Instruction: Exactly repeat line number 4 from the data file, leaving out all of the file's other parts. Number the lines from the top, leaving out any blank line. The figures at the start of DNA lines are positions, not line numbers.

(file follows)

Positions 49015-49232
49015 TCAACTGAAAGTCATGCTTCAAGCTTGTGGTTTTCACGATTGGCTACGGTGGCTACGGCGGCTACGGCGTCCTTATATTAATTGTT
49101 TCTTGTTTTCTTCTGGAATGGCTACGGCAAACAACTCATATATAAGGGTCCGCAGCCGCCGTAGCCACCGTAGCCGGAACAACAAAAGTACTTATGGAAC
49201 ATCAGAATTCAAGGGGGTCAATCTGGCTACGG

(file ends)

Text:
49201 ATCAGAATTCAAGGGGGTCAATCTGGCTACGG